The 2013 Forces in Mind Trust’s Transition Mapping Study defined good transition as being: “one that enables ex-Service personnel to be sufficiently resilient to adapt successfully to civilian life, both now and in the future. This resilience includes financial, psychological, and emotional resilience, and encompasses the ex-Service person and their immediate families.”


The Scottish Veterans Commissioner’s “Positive Futures: Getting Transition Right in Scotland” paper in 2019 developed this thinking by stating ‘good transition’ is about: “ensuring our veterans and their families are sufficiently resilient to adapt successfully to civilian life and are empowered to make informed choices to realise their full potential.”


Most veterans and their families transition well, possessing the necessary qualifications, skills and qualities required to experience a ‘good transition.’ However, a minority require extra support, which the Defence Transition Services (DTS) and Career Transition Partnership (CTP) amongst others can provide.


Much more needs to be done for this goal to be achieved. For example, there still is a requirement to achieve greater consistency in accessing information, and providing quality supporting provision. This extra support also needs to be further embedded early in service, and in preparation for, during, and post transition. It is also clear that the Scottish Government needs to collaborate with the Ministry of Defence in this policy area due to overlapping responsibilities.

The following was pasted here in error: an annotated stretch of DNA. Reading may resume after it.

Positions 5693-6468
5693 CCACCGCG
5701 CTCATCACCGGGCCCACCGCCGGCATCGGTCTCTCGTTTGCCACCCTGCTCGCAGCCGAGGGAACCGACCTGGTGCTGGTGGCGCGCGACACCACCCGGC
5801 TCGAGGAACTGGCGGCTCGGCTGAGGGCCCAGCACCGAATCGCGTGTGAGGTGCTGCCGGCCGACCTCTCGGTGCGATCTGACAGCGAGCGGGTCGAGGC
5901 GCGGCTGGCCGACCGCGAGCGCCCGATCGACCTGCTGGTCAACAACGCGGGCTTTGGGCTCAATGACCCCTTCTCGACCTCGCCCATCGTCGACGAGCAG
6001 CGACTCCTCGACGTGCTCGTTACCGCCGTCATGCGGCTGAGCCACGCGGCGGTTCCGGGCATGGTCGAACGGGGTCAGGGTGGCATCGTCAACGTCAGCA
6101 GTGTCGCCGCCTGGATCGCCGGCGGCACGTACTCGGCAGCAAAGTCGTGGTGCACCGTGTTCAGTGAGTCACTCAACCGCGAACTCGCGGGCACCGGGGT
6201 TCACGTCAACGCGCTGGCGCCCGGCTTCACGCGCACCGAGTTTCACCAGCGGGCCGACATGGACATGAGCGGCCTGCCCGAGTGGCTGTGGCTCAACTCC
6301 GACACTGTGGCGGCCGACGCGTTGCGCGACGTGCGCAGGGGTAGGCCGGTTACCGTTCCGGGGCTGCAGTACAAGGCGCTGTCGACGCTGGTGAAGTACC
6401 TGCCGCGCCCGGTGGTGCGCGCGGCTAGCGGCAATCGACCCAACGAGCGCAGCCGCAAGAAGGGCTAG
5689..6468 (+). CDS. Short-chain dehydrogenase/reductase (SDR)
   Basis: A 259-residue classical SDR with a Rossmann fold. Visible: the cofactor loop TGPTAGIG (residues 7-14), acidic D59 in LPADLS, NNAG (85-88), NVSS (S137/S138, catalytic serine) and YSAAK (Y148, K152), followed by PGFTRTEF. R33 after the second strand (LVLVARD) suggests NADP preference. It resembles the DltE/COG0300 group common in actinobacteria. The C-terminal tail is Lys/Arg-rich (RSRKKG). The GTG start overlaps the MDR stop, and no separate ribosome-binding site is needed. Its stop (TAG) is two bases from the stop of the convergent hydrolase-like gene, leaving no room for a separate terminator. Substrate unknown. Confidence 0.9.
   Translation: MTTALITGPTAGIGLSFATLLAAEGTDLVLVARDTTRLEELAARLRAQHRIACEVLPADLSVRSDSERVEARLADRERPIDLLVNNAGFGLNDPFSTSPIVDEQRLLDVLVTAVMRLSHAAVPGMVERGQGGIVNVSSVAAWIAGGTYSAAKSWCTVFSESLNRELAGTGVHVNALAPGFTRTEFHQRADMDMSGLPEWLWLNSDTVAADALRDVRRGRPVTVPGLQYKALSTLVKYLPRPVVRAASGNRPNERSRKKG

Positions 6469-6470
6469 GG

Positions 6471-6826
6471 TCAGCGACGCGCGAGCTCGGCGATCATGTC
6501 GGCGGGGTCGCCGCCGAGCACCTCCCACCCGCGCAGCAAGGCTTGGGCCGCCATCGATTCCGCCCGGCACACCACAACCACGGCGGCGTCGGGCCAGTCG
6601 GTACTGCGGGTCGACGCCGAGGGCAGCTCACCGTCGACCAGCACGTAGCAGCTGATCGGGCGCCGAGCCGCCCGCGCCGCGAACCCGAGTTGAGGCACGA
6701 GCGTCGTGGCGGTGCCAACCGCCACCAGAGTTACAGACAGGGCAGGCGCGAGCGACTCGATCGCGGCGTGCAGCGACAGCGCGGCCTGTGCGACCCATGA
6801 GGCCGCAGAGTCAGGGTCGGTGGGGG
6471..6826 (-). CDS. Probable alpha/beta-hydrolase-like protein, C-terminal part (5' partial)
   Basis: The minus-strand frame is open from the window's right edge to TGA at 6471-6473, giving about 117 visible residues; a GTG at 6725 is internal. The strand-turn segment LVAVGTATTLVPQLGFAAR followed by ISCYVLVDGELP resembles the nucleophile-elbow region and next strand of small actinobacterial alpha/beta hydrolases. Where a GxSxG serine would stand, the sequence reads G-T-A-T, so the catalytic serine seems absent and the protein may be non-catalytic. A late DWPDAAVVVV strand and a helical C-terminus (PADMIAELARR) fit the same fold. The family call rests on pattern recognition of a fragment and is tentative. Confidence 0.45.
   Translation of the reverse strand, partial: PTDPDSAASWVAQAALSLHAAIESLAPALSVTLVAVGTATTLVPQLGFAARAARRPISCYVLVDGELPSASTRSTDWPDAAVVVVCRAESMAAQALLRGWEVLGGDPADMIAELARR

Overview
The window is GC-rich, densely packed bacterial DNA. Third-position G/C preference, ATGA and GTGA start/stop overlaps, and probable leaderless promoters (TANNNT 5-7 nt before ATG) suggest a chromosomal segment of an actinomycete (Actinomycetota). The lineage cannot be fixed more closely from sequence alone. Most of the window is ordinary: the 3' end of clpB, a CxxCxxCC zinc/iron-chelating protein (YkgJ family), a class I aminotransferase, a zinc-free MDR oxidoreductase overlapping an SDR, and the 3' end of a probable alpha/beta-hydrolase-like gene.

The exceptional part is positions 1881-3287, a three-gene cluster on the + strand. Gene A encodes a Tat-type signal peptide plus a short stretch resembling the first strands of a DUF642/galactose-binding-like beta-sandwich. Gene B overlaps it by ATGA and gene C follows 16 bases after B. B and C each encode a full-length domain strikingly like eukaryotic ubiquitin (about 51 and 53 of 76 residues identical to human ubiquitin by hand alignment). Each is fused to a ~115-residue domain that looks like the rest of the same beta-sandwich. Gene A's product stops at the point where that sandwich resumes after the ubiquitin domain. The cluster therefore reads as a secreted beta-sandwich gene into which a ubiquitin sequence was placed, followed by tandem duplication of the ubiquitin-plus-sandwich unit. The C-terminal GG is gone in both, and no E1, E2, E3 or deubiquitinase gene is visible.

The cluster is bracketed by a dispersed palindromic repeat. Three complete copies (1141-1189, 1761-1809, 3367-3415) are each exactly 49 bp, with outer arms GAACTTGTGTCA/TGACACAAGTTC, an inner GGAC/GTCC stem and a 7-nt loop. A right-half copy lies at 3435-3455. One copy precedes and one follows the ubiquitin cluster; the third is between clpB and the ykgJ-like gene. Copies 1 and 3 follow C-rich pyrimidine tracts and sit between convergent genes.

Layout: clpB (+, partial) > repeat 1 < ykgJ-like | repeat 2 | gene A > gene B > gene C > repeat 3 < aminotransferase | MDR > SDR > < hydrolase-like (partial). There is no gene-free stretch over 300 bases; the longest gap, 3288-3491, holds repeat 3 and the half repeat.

Therefore, the planned bespoke Transition Pathway for Scotland is a step in the right direction. However, to assist with making these improvements in a collaborative way, the Scottish Government, along with the UK Government should jointly commission an independent review of existing targeted provision in Scotland aimed at supporting the most vulnerable serving personnel, veterans, and families to experience a ‘good transition.’ The review should look at the Defence Transition Service, Career Transition Partnership, and other support available across public, private and third sectors with a view to answering what works well, what is missing, and what more is required.


Over the course of the next Scottish Parliament, the Scottish Government should:

Commission and act on an independent review of existing targeted provision aimed at supporting the most vulnerable serving personnel, and veterans to experience a ‘good transition.’

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"I served for five years in the 32nd Regiment Royal Artillery until I was granted an Administrative Discharge on the grounds that I was suffering from PTSD. When I was discharged, I certainly didn’t feel prepared to handle life going forward. When you are in the Army, you do not worry about bills and everything is organised for you. You are told what to do, but, when you come out, it is all up to yourself and your daily life has no structure or organisation. Giving us a heads up for what comes next would be good. Knowing what’s out there – more info about charities and support – list of places and people who can help as once you left you don’t feel part of the MOD anymore.”



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